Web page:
It’s bitter. Tastes a lot like winter. And will it release me?
Darid 14, 1513
Lianne closed her eyes, breathing in the intoxicating smell of roses in bloom, even though the pavilion overhead kept the worst of the sun off, the warm light was a palpable pressure, like the soft hand of a lover, not the cruel task master that it would be in just a few weeks most likely. It was so rare anymore, with the children grown or very nearly, that she had time to sit in her own garden and host a tea party. It seemed to happen so fast.
Surely just a few days ago her little Vivi, now a bright vivacious young woman, one who would make a wonderful bride for Prince Nathaniel if she would just stop being so stubborn, had been a little girl in a violet and white sprigged dress, begging her to stop her research to play teaparty with her dolls. Or to not go to court so they could pick flowers in the wildflower gardens. If only Lynnette didn’t need her so often! Maybe they could have done that more often.
Still, she’d grown up so well. All of their children had avoided the traps that preyed upon so many of the young nobles she saw at court. And even if there hadn’t been nearly as many tea parties, Vivi still seemed so regal, so grown up, sitting with her little friends holding their own little court of girl-stuff.
“Isn’t that right, Lianne?” Katherine asked leaving Lianne to stumble after the thread of conversation.
“Oh, I am terribly sorry, Katherine, my mind wandered. What were you asking?” Lianne colored slightly under her freckles, a useful trick for added sincerity even if it was rarely genuine any more. She really should be paying attention, it was just that her companions–well. To her right, reorganizing her thoughts like a lecturer reorganizing her notes for another round of pontification, was Katherine Fitz-Chivalry.
How many times had she seen girls just like Katherine at court? So earnestly striving to be liked, to be included. So desperate to prove that they were as good, that they lived up to the titles and the surroundings. Except Katherine lacked that innocence, she was obviously skilled at shilling, at proving that she, too, was the right sort.
To her left with an air of icy indifference to anything and everything, sat Marisol. The baroness of River Sulis, their home away from home at least until Hector sent Squeak somewhere else to attend to some other problem or issue for the kingdom, Marisol was as icily regal as any queen born. Some would think that she thought she was above such silly things as tea parties in the garden, but that just didn’t seem quite right.
Personally, it seemed more to Lianne as if Marisol knew that these were things that she had to do, and so she would to do them. What she was really like, Lianne had no idea, she had never so much as glimpsed behind the icy visor to see the sim looking out from inside.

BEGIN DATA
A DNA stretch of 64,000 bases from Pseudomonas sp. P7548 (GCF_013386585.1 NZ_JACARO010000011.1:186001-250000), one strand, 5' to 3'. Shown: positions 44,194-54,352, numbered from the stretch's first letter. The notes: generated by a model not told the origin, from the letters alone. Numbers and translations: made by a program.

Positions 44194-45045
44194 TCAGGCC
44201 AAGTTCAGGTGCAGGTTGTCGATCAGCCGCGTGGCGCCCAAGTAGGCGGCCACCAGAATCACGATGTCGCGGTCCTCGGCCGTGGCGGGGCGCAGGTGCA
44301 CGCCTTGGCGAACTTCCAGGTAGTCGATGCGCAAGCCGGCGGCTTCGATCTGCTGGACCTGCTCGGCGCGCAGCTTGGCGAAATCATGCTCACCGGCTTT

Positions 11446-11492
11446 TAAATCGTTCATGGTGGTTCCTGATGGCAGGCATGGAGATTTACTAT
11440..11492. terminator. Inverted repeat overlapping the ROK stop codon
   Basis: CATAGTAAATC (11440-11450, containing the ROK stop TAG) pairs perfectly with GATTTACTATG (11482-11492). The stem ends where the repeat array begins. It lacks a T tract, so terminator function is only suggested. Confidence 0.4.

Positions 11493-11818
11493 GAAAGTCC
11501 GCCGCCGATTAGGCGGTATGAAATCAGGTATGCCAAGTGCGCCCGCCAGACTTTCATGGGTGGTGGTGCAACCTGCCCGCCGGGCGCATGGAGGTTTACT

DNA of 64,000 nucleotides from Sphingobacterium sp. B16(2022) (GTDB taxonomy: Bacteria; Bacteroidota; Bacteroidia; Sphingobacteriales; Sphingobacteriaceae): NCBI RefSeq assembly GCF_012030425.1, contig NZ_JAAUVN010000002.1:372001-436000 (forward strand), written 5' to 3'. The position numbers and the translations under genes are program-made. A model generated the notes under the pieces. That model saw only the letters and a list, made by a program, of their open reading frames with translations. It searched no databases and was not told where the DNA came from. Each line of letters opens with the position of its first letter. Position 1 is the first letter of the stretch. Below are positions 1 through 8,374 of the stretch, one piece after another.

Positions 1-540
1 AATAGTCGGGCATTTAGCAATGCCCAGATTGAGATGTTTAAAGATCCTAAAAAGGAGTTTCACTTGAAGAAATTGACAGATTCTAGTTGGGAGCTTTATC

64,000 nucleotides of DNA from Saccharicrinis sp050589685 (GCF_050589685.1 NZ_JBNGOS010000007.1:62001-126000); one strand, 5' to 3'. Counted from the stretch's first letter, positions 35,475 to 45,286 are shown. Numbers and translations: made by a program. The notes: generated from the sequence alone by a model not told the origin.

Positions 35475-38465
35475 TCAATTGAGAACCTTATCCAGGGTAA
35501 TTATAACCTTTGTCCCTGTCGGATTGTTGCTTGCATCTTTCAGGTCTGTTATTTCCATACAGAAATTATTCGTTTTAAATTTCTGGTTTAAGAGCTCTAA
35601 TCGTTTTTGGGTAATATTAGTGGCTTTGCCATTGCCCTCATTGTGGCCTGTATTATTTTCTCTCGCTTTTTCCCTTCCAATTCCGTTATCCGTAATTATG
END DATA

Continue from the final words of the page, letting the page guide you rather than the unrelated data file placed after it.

Behind her, seated in lone solitude was Lord Henry, Katherine’s husband. If Lianne had realized that neither Squeak nor the Baron were going to attend she’d have had Juliana center the table under the pavilion and only put out two tables rather than three. Or at least insisted that the twins go riding after the tea part was over with. It surely made Lianne seem a poor hostess.
It was just that only pregnancy, serious illness, or death ever made one miss one of the parties that she usually co-hosted with Lynnette in the Queen’s gardens. She forgot that here in River Sulis, she was not the Queen’s companion, she was just the baroness of some tiny little holding two shires over.
Also, she should have gotten hold of a second pavilion or at least a sunshade for the girls’ table. Sloppy, Lianne, she chided herself. There was a staff to arrange tables and bespeak sunshades and pavilions at the palace, certainly, but that didn’t excuse her not taking care of such things herself with this party.
Just when she thought of asking Vivi if she might go ask the housemaid to come make the necessary arrangements to the table, the point became moot. Through the front gate marched Squeak, such a silly childhood nickname for such a tall, handsome, quite obviously fully grown man possessing as deep and manly a baritone as surely anyone ever had.
The effect, of course was spoilt just slightly by those hideous robes that he wore. Her Squeak had far better taste than that, but as he was so fond of reminding her, the wardrobe made the man. And the man he was here in River Sulis was silly, a little pompous, and not to be taken at all seriously. Besides, he would also remind her, they were historical, a faithful recreation of the robes famously worn by the first Earl of Sarras.
It was hard to believe that the blood of a man who would commission such a terrible outfit could be running through Marisol, probably the single most tasteful woman that Lianne had ever met, even with all of her years at court.
“Squeak, darling,” Lianne called.